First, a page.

So let’s put a watch list to work.
A simple one would be just a dummy portfolio created in Google Finance — that’s the approach I use. But most data services have their own variation on the theme, however, and the precise choice doesn’t really matter.
Let’s say our research has thrown up five shares that we like the look of, and on which we’ve done some investigation.
One you first read about on Fool.co.uk. Another came from a Sunday newspaper. Yet another came from reading an internet discussion board. A fourth came as a tip from a friend. And the fifth is a company that was recently in the news, following a setback.
All pass muster, except for one thing: they’re too expensive. The P/Es are too high, and the yields are too low.
In the normal course of events, those first five are soon forgotten. Other shares then capture your interest, or you simply forget them, or — most likely — you remember their names, but forget the price point at which you thought they were too expensive.
Which is where the handy watch list comes in — with a twist.
Step one, step two, step three
Step one is simple: add the shares to the watch list. Quantity: one share. Price: the price at which you first ran the rule over them, before concluding that they were too expensive.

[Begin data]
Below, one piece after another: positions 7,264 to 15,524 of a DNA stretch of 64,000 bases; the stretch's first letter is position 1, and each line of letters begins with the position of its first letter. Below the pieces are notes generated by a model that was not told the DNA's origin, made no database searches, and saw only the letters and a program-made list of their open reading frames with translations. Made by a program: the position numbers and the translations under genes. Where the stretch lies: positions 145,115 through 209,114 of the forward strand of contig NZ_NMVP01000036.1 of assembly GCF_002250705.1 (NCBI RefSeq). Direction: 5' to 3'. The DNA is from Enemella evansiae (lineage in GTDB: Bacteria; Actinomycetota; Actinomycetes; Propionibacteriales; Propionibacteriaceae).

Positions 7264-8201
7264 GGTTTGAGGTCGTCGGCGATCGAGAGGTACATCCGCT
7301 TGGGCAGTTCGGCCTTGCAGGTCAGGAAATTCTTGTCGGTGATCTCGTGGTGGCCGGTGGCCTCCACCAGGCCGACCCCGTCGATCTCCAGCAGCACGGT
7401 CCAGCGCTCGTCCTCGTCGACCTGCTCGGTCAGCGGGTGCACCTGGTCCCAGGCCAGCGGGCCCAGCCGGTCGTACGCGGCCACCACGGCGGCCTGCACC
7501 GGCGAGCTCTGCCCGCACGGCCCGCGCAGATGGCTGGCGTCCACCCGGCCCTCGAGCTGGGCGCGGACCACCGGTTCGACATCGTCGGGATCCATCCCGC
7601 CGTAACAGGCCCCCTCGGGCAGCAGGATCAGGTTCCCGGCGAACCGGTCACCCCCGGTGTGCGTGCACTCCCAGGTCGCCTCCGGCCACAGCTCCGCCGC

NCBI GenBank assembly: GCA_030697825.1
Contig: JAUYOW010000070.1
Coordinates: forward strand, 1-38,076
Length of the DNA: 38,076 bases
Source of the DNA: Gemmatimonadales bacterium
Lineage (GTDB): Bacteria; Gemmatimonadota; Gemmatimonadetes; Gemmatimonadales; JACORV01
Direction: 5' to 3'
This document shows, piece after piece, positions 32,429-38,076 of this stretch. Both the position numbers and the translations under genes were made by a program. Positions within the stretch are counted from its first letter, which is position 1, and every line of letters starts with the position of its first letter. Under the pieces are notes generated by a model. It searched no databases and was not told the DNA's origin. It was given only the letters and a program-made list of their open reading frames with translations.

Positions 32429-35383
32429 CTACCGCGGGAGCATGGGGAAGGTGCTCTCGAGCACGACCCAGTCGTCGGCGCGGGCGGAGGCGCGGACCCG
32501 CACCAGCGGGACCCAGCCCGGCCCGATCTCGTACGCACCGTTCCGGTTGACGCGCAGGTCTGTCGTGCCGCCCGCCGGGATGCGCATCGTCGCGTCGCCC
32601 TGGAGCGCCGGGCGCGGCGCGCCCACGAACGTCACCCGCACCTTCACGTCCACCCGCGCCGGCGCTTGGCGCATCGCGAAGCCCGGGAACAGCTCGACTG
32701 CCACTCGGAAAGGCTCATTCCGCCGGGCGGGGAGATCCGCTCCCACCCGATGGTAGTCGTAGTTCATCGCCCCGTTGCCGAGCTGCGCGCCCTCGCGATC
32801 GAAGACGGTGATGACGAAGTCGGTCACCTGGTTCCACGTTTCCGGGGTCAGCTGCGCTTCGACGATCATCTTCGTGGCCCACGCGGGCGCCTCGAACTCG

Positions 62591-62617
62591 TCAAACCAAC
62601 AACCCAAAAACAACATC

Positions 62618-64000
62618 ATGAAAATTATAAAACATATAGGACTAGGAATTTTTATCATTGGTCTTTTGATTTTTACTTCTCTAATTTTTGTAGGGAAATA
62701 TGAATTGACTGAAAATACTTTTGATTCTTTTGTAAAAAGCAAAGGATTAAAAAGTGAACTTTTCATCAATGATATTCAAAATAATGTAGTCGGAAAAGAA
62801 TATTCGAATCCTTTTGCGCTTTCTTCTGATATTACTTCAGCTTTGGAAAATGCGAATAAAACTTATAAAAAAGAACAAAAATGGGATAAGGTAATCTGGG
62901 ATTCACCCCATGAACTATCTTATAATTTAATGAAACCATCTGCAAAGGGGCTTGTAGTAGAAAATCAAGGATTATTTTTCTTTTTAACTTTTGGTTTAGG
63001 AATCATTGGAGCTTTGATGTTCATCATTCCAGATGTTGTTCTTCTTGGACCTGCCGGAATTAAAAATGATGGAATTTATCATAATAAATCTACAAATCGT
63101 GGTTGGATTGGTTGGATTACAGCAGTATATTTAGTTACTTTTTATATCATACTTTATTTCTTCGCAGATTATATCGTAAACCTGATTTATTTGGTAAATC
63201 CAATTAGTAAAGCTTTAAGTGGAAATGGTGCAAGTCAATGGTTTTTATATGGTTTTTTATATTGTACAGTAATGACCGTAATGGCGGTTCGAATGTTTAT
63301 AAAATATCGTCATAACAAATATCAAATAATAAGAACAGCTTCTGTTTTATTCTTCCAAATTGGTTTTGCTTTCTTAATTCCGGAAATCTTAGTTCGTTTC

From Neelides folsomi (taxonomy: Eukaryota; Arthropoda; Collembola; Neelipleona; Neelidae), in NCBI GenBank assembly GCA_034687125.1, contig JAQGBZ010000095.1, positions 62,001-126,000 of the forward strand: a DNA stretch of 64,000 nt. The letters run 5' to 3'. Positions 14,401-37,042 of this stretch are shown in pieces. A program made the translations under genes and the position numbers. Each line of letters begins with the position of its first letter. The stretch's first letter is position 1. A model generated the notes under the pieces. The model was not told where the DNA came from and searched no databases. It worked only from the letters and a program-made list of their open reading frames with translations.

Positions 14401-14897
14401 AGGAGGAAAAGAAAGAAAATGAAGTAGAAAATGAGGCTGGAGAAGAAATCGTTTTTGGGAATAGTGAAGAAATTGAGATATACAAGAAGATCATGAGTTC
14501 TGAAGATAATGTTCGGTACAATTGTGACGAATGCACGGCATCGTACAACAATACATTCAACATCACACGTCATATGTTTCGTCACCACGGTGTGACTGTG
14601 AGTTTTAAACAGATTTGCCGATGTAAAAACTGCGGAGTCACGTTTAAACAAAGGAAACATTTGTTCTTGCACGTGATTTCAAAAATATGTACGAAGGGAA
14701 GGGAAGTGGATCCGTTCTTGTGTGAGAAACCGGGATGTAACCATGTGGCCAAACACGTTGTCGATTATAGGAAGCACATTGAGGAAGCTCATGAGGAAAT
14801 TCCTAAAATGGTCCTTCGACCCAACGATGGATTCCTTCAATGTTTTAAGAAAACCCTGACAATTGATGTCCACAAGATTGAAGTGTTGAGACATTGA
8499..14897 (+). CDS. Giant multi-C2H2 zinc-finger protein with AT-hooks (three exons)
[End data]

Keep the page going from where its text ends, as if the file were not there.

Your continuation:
Step two: watch and wait. I’m currently watching 32 shares. One is up 284% (Crawshaw Group as you’re asking.) Another is up 35%. (And, as you’re interested, it’s Inditherm.)
But they’re the ones that got away. Opportunities lost. Because what I’m really interested in are opportunities to grab shares that have sunk — of which I’ve no fewer than three flirting with 20% declines. Make that four, prior to that share that shot up 23% in a day, having first dipped to a price that had my finger poised over the ‘buy’ button. (Its name? Renishaw.)
Because here comes step three: as all these shares were too expensive at the point of first being added to the watch list, decide in advance at what price they wouldn’t be too expensive.
How? I like to express a target entry point in terms of a particular P/E or yield, but there’s nothing to stop you saying something as crude as “if it drops to £6, I’ll buy.”
Watch and wait
At which point, you pounce. Before — as I found out this week — the share climbs back up again.
Of course, the share in question may never reach your target entry point: you can’t force a share to become cheap enough to buy.
And, indeed, having fallen, it may then sink to your target entry point and prompt you to buy…
…only then to sink further.
But that’s investing for you.
So there we have it: three wealth-building tips suitable for anyone, and requiring only patience.
And what's not to like about that?
But for added guidance, and to see how quickly it's actually possible to accumulate life-changing wealth, I'd recommend taking a look at The Motley Fool's free special report "10 Steps To Making A Million In The Market". It's entirely free to download, and it comes without obligation--so click here to get your copy today.
Malcolm sadly does not own shares in any company mentioned. The Motley Fool has recommended shares in Renishaw.